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This article is written by Madhav Lahoti, here he discusses the Hindu Adoption and Maintenance Act.


Section 12 of the Hindu Adoption and Maintenance Act, 1956 (hereinafter “Act, 1956”) states that an adopted child from the date of his adoption will be deemed to be the child of his adoptive parents and all his ties with his natural family will be severed. Clause (b) of the proviso in this section has come under judicial interpretation which has led to conflicting decisions by various High Courts.
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The Clause states-

any property which vested in the adopted child before the adoption shall continue to vest in such person subject to the obligations, if any, attaching to the ownership of such property, including the obligation to maintain relatives in the family of his or her birth

The High Court of Bombay and Patna held that with adoption, the adoptee cannot have any vested interest in the Hindu Undivided Family of his natural birth.[1] Some of the judgments taking a contrary view are Yarlagadda Nayudamma v. Govt. Of A.P,  Jadabendra Narayan Choudary v. Shintanshu Kumar Choudary, and Purushottam Dass Bangur, In re.[2] The reasoning of the decisions conflicted with respect to whether an adoptee gets a vested interest in the coparcenary property before the partition of the Hindu undivided family of his natural birth.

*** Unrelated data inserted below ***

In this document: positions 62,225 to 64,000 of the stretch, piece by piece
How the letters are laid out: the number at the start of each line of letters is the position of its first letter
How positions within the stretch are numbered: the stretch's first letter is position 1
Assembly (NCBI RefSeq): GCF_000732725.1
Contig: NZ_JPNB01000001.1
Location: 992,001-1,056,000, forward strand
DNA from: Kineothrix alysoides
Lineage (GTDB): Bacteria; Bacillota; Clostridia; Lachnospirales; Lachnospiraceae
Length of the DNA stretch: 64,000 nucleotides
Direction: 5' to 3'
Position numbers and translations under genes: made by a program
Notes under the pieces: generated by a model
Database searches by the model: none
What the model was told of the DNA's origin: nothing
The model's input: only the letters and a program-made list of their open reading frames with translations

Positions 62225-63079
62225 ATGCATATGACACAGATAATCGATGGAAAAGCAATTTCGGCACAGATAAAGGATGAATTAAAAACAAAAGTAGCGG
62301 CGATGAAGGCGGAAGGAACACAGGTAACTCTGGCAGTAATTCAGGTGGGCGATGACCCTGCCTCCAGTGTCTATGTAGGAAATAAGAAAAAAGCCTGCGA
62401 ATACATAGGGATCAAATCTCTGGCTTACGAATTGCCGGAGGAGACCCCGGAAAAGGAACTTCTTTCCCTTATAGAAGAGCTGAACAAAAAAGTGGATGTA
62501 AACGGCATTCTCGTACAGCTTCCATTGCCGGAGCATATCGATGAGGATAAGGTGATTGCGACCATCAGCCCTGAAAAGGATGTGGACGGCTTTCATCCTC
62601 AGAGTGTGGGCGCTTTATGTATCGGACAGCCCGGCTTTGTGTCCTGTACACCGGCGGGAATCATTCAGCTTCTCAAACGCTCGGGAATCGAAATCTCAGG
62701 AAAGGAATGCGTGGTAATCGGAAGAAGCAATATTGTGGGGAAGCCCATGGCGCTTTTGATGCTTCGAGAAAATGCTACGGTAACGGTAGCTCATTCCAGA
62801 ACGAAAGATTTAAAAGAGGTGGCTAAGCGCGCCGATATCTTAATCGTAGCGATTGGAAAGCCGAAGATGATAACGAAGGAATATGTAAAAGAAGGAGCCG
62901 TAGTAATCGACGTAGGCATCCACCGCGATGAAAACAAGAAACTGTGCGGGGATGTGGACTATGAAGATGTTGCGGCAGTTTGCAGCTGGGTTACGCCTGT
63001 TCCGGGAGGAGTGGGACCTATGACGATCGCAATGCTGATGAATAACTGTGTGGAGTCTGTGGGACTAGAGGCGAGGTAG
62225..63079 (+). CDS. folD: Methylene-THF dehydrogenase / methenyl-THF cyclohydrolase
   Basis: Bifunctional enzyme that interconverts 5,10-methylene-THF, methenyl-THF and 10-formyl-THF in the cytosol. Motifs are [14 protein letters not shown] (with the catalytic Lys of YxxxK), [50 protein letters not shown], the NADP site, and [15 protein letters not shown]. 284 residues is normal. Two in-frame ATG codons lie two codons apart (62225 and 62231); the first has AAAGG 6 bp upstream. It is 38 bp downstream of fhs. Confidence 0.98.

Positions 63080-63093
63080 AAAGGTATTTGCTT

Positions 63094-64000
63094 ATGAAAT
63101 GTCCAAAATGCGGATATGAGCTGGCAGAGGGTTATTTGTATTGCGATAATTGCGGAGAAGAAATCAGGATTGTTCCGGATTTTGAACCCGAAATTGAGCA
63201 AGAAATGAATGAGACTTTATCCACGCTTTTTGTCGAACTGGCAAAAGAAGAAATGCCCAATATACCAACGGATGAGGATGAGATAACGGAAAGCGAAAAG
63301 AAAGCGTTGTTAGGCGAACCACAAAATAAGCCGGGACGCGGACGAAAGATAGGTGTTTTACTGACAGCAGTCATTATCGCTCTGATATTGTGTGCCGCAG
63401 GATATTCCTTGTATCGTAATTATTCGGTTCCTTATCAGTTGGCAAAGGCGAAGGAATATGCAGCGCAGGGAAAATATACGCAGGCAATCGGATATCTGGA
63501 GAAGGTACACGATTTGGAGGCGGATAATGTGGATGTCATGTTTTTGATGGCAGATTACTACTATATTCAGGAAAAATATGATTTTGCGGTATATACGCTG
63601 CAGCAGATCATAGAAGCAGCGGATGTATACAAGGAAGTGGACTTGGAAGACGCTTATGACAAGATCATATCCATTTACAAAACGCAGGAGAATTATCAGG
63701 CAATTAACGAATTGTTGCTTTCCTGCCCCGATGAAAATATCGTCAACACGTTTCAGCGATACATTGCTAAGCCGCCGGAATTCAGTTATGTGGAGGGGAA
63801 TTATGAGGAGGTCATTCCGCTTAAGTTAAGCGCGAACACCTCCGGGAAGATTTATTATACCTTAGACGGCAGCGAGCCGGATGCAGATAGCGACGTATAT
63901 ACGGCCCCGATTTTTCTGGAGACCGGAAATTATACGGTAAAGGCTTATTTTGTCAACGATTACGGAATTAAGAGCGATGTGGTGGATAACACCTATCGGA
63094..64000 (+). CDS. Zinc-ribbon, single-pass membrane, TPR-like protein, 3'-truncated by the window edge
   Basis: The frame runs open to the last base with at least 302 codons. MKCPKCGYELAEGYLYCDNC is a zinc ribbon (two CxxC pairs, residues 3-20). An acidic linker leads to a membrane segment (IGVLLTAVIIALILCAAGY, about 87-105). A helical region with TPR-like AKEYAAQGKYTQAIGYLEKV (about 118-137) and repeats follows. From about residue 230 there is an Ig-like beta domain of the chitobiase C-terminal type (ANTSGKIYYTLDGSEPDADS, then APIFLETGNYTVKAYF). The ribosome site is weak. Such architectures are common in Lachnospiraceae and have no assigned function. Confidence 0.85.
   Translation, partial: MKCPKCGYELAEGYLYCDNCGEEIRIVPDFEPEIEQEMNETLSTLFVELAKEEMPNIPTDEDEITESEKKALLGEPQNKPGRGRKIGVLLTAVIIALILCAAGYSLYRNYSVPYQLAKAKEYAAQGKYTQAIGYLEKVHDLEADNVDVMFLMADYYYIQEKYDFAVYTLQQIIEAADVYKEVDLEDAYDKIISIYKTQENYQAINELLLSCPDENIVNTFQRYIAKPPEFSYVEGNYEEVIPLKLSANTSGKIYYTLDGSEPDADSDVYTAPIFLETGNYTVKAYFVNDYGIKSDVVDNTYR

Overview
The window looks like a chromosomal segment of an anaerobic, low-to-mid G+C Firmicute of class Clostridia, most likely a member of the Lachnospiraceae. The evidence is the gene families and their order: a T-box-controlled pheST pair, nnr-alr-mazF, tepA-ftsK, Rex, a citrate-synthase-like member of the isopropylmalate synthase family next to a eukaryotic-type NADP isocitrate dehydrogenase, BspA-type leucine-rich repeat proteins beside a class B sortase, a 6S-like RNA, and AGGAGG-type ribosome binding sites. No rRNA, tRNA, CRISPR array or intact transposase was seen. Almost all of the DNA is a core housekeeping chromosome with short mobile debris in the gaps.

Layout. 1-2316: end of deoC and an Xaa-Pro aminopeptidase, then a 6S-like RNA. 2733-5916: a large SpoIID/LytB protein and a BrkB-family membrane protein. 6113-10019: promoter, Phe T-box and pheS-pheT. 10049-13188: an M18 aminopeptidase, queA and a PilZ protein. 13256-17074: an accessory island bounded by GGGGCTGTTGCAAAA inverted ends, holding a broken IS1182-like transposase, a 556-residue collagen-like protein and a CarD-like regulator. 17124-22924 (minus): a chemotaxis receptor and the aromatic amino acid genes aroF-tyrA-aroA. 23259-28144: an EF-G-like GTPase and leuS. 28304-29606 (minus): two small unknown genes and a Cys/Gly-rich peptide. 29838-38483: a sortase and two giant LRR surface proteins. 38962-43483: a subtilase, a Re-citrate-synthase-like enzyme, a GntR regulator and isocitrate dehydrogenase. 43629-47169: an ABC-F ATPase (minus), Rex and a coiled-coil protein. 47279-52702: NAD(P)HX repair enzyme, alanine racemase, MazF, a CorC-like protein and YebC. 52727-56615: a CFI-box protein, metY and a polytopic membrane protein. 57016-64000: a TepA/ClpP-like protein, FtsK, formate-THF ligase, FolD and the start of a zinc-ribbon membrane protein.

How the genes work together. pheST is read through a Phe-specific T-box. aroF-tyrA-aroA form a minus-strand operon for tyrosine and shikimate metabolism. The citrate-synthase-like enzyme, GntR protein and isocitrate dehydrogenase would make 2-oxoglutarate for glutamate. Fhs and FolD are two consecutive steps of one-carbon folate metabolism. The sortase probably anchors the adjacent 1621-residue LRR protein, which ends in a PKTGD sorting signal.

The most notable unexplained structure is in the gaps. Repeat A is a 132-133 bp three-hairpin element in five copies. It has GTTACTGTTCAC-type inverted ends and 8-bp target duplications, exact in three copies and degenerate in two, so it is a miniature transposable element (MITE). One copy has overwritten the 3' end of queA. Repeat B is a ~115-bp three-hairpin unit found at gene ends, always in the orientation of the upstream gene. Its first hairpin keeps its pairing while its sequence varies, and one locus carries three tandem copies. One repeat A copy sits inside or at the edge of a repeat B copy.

Meaning of the term ‘vested interest’

The Supreme Court in P.K Mohan v. B.N Anathachary after considering Section 19 and Section 21 of the Transfer of Property Act, 1882 held that interest can be said to be a vested interest when there is the immediate right of present enjoyment or a present right of future enjoyment. It is on the happening of an event, a contingent interest becomes a vested interest.[3] It is vested when the owner’s title is already perfect and so he owns it absolutely.[4]Therefore, when interest is vested the transferee’s title is already perfect.[5]

Coparcenary consists of fluctuating and not a specific interest

A coparcenary in the Hindu undivided family governed by the Mitakshara law, no individual member of the family while it remains undivided can predicate that he has a definite share in the property of the family. The rights of the coparceners are defined when there is a partition meaning thereby there interest is subject to fluctuation with the deaths and births of other coparceners in the family before partition takes place.[6]Furthermore, in the case of coparcenary property there cannot arise a question of full ownership.[7]

Effect of adoption

Under the classical Hindu law, the adopted son acquires the rights of a son of the adoptive family; he loses all the rights of a son in his natural family, including the right of claiming any share in the estate of his natural father or natural relations, or any share in the coparcenary property of his natural family[8]. Furthermore, the Supreme Court in Basavarajappa v. Gurubasamma and others held that after considering the scheme of Sections 11, 12 and 14 of the Act, 1956 that on adoption the adopted child would become a coparcener in the adopted family after severing all his ties with the family from which he has been adopted.[9]